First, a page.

For example: while the region’s population was up, it declined in the city. The median household income declined, but the average family household income increased and nears the $100,000-a-year mark. It’s also noteworthy that full-time, year-round female workers got a big pay increase and made more money than their male counterparts, according to the recently released Census Bureau 2017 American Community Survey.
From the MSA perspective, the real GDP (total economic output) of the MSA had its third straight year-over-year increase, according to the Bureau of Economic Analysis. And when you look at the same data for the four metro areas in Northeast Tennessee, Johnson City’s growth rate was second to Morristown and that the two smallest economies outperformed the much larger Knoxville and Kingsport-Bristol MSA economies. Despite the GDP growth of the Johnson City MSA in the past three years, it has not recovered to its pre-recession high. Since 2009, the metro area’s economy has declined by $20 million. But considering the metro area’s growth trend, $20 million is not a huge factor in a $6.1 billion economy. Those are real dollars adjusted for inflation – not current dollars.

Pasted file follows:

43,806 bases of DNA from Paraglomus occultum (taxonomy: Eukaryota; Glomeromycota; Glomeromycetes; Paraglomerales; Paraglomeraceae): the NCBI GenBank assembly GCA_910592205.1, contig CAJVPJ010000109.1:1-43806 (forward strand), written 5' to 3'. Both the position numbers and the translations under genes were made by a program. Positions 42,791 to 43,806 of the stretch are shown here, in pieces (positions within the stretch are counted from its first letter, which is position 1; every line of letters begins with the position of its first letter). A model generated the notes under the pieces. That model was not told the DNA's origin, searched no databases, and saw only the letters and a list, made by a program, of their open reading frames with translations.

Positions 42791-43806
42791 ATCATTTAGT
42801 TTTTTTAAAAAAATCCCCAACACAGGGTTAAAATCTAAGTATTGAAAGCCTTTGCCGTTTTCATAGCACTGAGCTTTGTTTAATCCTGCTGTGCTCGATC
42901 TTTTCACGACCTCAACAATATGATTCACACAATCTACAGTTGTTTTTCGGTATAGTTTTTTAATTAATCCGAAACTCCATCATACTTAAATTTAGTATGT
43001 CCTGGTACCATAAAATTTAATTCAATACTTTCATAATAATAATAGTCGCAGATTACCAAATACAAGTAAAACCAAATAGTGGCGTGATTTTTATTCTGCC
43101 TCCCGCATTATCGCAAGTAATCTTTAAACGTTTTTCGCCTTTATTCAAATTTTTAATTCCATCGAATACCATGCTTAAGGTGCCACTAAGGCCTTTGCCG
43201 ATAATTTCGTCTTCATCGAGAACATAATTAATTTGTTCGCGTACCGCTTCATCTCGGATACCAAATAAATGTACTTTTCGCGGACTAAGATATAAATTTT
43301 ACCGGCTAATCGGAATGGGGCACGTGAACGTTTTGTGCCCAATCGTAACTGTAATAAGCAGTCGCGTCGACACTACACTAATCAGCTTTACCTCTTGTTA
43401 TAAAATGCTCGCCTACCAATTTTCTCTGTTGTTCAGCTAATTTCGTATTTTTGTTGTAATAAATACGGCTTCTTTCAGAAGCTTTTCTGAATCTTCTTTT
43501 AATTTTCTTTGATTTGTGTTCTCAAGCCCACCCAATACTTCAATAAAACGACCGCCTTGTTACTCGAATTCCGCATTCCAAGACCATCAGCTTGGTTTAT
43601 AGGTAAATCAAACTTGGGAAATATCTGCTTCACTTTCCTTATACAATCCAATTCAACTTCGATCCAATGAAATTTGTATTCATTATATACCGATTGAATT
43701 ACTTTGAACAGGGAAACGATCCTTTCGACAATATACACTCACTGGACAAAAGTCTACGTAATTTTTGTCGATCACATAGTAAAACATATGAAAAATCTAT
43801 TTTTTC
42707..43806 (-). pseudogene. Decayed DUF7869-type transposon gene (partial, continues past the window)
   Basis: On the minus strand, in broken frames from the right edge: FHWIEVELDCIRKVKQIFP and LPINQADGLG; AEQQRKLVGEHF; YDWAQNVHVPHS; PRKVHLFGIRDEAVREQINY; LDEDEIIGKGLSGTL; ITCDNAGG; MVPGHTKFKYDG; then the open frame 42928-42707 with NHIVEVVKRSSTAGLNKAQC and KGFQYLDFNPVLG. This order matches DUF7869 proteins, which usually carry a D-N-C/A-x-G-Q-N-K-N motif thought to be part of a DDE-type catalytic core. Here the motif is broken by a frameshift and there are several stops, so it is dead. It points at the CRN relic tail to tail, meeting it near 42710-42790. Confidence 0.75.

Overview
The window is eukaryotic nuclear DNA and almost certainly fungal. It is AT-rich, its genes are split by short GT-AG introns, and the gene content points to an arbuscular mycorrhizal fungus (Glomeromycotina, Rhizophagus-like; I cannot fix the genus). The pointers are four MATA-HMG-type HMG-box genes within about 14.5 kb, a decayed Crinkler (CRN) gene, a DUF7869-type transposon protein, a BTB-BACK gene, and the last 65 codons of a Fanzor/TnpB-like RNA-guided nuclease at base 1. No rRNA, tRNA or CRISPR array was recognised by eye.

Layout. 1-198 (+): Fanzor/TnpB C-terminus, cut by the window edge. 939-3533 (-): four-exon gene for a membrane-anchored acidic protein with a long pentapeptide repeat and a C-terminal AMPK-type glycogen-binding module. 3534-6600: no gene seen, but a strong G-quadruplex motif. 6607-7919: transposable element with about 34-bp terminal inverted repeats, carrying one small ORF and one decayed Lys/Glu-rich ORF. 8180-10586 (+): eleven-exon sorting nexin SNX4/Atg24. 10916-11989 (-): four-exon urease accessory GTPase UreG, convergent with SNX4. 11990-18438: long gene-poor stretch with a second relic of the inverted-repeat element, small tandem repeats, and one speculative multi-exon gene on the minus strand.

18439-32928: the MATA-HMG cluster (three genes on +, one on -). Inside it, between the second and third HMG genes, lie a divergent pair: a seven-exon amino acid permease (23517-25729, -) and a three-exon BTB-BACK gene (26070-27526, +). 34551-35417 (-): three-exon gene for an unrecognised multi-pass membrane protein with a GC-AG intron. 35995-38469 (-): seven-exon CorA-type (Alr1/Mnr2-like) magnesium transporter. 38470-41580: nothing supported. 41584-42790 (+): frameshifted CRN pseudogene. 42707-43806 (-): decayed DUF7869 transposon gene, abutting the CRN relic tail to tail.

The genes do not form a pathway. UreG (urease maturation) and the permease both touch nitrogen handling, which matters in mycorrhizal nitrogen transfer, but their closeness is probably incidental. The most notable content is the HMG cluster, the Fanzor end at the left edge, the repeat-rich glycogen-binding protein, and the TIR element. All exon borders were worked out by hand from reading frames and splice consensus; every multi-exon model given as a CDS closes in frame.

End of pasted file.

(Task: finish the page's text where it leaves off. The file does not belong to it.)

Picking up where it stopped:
The Johnson City MSA’s population grew by 3,013 in 2017. But the city saw a population drop of 1,160 people. The metro area’s 1.5 percent growth from 2016 was less than what the area had seen in previous years because its migration growth rate slowed. Migration is a big deal when it comes to population because the entire region has a negative natural population growth population. That simply means more people die than are born.
When you look at the working-age population (16 and older) the decline was much steeper than the overall population decline – 4.3 percent (2,419 people).
The city’s labor force participation rate dropped from 61.4 percent in 2016 to 60.7 percent in 2017. At the same time, there were 1,211 fewer people employed – a situation that carried over to the first half of this year when the Johnson City MSA was the only metro area in the state showing a jobs decline.
The median total household income was $35,700. That’s down $5,642 (13.6 percent) from 2016. At the same time, the average household income increased by 1.6 percent to $62,252
Last year’s median family household income was $55,951, down 4.2 percent ($2,440) from 2016. But the average family income increased 25.5 percent to $90,716.
The median earnings for workers was $22,229, down 6.3 percent ($1,500).
The median earnings for full-time male, year-round workers were $37,976, down 23.9 percent ($11,898)
The median earnings for full-time female, year-round workers were $39,255, up 10.2 percent ($3,643).
Don Fenley is a semi-retired journalist. For more check out his blog, Core Data, at www.donfenley.com.